It must be part of the cosmic joke that our liberation lies in the last place we’d think or want to look – our pain.
Humans fear pain almost as much as we fear death. Fear and pain are two alleys we’d rather not walk down.
But if you take a closer look, and see fear (other than the kind of instinctual fear which signals real danger) as just an avoidance of feeling (fight or flight), and pain as just an accumulated avoidance of feelings, fear and pain become less mysterious and more approachable.
The thing is, the longer you avoid feeling, the more pain you acquire – which is why we’re so afraid of it. Because most of us have been avoiding feeling and acquiring pain for many lifetimes.
You can’t get rid of pain, but you can suppress it – which means storing it until you’re ready to deal with it –– like you do your taxes. You suppress this pain in your body, which is the storehouse of your subconscious mind.
You experience this unconscious pain (or accumulated avoidance of feelings) as depression and other chronic conditions, that make you feel even more helpless.
But what if you could change the way you think about pain?
What if you could reframe pain into something good and valuable? What if you could turn your emotional and physical pain into your ally, rather than just your enemy?
What if you understood pleasure and pain not as opposites, but as one in the same -that your pain was actually the shadow of your denied, suppressed pleasure -and that by meeting it, breathing into it and embracing your pain, you could unwind it back into its original empleasured self?
What if you could see your pain for what it is – just dense, unrealized energy, tangled up with unrecognized events, unprocessed emotions and unconscious beliefs – like a giant rubber band ball?
What if you could recognize your pain as the voice of your shadow, your unknown self …
… and see it as a teacher, who could teach you the language of your subconscious?
Imagine how empowered you’d be to not have to push anything away -how much more open to life you’d be-how much more energy and joy you would feel.
In my work with women, myself included, I’ve come to almost enjoy looking for what I call the “pain trail” – like a detective solving a mystery. Though going into our pain may initially take us in the opposite direction of where we want to go, I find it’s always the most direct path to liberation.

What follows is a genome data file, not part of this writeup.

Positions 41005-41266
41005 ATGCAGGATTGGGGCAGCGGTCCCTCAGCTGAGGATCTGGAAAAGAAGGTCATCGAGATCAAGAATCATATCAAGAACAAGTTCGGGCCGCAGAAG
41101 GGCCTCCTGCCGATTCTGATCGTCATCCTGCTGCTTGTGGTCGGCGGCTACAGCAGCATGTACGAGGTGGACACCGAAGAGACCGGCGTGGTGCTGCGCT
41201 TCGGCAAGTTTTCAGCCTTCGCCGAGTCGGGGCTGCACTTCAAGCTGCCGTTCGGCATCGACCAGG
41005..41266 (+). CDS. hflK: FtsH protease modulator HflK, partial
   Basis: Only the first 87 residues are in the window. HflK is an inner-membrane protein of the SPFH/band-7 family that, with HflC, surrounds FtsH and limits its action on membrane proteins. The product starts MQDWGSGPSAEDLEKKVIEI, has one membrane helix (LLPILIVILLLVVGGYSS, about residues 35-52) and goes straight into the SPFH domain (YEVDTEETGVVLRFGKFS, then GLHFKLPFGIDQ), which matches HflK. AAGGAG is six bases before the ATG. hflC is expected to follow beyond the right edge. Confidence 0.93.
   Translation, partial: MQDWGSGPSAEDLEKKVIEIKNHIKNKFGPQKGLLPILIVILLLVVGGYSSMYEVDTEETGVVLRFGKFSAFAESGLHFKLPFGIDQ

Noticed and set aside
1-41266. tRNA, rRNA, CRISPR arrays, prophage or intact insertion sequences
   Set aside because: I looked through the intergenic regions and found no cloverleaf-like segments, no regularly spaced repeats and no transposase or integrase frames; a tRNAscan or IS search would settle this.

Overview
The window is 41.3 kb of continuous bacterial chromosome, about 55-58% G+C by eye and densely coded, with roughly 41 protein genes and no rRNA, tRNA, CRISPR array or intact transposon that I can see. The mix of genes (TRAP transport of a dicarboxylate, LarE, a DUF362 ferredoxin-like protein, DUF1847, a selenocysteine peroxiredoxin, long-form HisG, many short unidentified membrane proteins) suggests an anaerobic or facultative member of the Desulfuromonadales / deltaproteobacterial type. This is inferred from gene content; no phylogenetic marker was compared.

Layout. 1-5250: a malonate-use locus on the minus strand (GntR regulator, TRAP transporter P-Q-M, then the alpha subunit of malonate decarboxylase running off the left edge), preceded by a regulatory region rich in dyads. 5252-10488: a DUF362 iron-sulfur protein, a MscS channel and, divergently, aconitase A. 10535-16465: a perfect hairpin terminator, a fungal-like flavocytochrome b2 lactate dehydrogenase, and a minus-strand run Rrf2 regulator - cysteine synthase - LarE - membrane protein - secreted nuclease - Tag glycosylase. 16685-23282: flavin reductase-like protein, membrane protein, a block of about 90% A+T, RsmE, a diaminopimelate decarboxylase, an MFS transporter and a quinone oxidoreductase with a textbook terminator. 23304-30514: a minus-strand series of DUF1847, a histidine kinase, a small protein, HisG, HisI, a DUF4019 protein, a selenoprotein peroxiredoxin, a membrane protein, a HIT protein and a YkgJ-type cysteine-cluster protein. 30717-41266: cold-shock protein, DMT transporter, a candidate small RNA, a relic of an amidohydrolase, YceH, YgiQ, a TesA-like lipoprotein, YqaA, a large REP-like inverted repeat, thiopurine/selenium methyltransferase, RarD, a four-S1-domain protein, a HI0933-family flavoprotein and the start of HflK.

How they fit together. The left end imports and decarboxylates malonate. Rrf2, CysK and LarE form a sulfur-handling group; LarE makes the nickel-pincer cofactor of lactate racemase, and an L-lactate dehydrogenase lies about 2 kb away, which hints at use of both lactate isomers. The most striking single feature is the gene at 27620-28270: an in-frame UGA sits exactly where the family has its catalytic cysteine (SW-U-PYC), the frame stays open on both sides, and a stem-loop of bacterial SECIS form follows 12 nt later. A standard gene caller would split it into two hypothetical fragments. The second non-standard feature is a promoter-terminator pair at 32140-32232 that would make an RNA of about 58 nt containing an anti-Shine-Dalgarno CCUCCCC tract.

Shadow work is the process of following our pain…
… connecting the dots, from the situation on the outside to the sensations and emotions on the inside, from the patterns in the present to the imprints from the past, from the upper body to the lower body, from conscious, rational mind to irrational, imaginal realm of the subconscious.
These interconnections always fascinate me – like how, for example, a woman came to me because she had lost her singing voice. Since she was a performer, her voice was her life. She had been seeing both a vocal coach and a psychotherapist, for several months, but nothing seemed to help.
In our few sessions together, we moved quickly from an old wound of self doubt that she had been carrying in her throat to a deeper wound of guilt that was she had buried in her yoni, and the connection between the two. Her guilt was not only tied to her feminine sexual being, but to her incarnation and right to exist. Through simple exercises combining visualization, breath and sound, she found her voice again and with even more range.
Connections between a woman’s sexual health and her creative expression voice are common.
Although holistic methods like EMDR and somatic therapy have brought the body more into psychological treatment, sexual embodiment practices have been, for the most part, left out.
As a woman who has spent the last twenty years of her life tracing her depression and self sabotaging patterns back to early sexual violation and the death-wish that was both triggered by it and in her to begin with from birth trauma, I can attest to the power of sexual healing practices, like yoni massage, and quantum connections that happen when we include them in our personal growth work.
I see many of the challenges that women face today tied to sexual issues …
… including our own beliefs around our feminine bodies, sexual being, desire and pleasure – all of it tangled up with patriarchal conditioning.
Yes, keep marching. Sign petitions. Volunteer and send money to organizations, like Planned Parenthood that help women. But ultimately, women’s liberation requires each of our own inner activism.